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Tom Simmons


Career: 1948 - 1949
Debut : Round 6, 1948 vs Essendon, aged 19 years, 39 days
Carlton Player No. 624
Games : 27
Goals : 23
Last Game : Round 16, 1949 vs Collingwood, aged 20 years, 115 days
Guernsey No. 2
Height : 183 cm (6 ft. 0 in.)
Weight: 82.5 kg ( 13 stone)
DOB : 13 April, 1929
Best First Year Player: 1948


Tom Simmons was recruited from Northcote Juniors. A superbly built 6-footer, he was a star junior all-round athlete, winning the 100 and 200 yard championships of Melbourne Technical Schools, as well as the high and long-jump titles. He also won the 220 yards dash at the Inter-Technical schools championship at Olympic Park. Later, the warm days of summer were filled by playing seconds for the Carlton Cricket Club.

Tom amassed an impressive 27 games in just two years, playing mainly on either the half back or half forward flank for the Blues - all before the age of twenty one. During this time Tom’s display of impressive pace, long kicking, high marking and a determined appetite for the ball made him a difficult opponent for opposition teams. Laurie Kerr opined, "He looked and performed like Mighty Mouse on the field." Umpire Harry Beitzel referred to young Simmons on the field as ‘champion’. The future looked bright, Carlton had just played off in a Grand Final, a strong team full of champions pointed to a bright future, and perhaps Tom might soon also rise to the lofty level his potential suggested.

Then in a pre-season game before the 1950 season, a knee injury tragically struck down the young athlete. However, Tom was determined to return. After two knee operations, full fitness eventually returned to the point where in the professional running season over the summer of 1950-51 Tom won the Terang, Ararat and Maryborough Gifts within a few short weeks. Then a decision had to be made; to continue on the lucrative professional running circuit (albeit off shorter marks) for events such as the Bendigo 1000 and Stawell Gift - or attempt to resurrect a fledgling footy career.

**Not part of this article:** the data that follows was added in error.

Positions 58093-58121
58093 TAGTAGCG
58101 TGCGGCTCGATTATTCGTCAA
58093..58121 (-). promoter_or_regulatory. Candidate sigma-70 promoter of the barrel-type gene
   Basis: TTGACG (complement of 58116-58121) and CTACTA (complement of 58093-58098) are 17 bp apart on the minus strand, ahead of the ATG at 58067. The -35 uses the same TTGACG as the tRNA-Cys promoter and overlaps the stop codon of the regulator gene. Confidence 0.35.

Tom chose to return to his beloved Blues, aiming to fill the hole left by the retirement of champion full forward Ken Baxter. Regular track watchers soon observed the young Simmons at training, taking spectacular marks over seasoned veterans such as Bert Deacon and the towering Jack Howell. With pace to burn, and a strong pair of hands, the position of full forward seemed a natural progression for Tom. It is not clear what happened next; perhaps it was the demands of the lateral movement of football rather than the straight running of sprinting that pressured an already weak knee, or perhaps it was the sudden rise of freakish goalkicker Keith Warburton - but sadly, Tom never got to play another senior game for the Blues.

Tom married his sweetheart Lorraine the following year, and forged a successful career as an industrial chemist working for companies such as Revlon and Estee Lauder. Tom and Lorraine raised a family of seven children, and Tom regularly attended Carlton games with his family for years after his football career ended.

Simmons also wore Guernsey No. 18 during the 1952 season but he didn't manage to play a senior game that season.

References

Sporting Life, April 1951

Articles: Career Limiting Injuries | Simmons' Passes Away

Blueseum: Summary of playing statistics for Tom Simmons | Simmons' Blueseum Image Gallery

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